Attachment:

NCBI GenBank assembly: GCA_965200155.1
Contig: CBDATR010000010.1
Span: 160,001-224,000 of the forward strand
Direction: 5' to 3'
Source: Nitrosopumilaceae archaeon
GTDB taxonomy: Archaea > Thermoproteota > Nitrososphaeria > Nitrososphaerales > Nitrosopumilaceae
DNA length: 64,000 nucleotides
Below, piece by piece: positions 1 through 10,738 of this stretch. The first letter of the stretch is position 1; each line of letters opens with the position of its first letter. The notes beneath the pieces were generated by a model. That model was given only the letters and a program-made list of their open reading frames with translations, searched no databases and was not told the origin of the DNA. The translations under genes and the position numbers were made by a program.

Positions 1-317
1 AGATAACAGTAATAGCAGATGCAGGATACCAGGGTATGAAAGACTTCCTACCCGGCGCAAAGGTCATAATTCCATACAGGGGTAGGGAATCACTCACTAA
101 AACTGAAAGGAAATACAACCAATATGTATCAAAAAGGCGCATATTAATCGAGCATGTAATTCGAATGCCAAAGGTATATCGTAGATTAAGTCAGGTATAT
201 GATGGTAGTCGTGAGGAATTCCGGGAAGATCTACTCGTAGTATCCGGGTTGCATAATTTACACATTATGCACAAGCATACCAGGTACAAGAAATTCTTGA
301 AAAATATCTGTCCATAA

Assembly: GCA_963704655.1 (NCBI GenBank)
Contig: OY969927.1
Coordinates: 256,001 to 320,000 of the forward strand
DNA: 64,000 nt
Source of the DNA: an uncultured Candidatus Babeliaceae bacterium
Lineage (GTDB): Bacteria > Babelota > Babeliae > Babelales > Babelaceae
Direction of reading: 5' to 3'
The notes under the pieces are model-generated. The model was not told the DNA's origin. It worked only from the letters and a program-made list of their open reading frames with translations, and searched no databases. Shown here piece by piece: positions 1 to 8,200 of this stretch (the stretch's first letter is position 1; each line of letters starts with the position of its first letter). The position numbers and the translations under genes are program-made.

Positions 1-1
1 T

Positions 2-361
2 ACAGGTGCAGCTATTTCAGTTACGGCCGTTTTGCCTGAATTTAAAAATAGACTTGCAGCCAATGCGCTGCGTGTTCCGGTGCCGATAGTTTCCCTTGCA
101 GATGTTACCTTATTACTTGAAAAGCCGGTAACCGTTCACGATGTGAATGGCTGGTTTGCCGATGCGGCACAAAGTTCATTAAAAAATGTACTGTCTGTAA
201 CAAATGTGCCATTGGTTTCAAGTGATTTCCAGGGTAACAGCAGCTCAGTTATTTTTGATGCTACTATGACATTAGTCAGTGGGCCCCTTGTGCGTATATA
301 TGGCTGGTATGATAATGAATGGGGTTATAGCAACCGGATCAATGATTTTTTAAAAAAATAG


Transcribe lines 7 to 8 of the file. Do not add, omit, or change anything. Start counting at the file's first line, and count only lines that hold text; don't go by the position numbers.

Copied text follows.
DNA length: 64,000 nucleotides
Below, piece by piece: positions 1 through 10,738 of this stretch. The first letter of the stretch is position 1; each line of letters opens with the position of its first letter. The notes beneath the pieces were generated by a model. That model was given only the letters and a program-made list of their open reading frames with translations, searched no databases and was not told the origin of the DNA. The translations under genes and the position numbers were made by a program.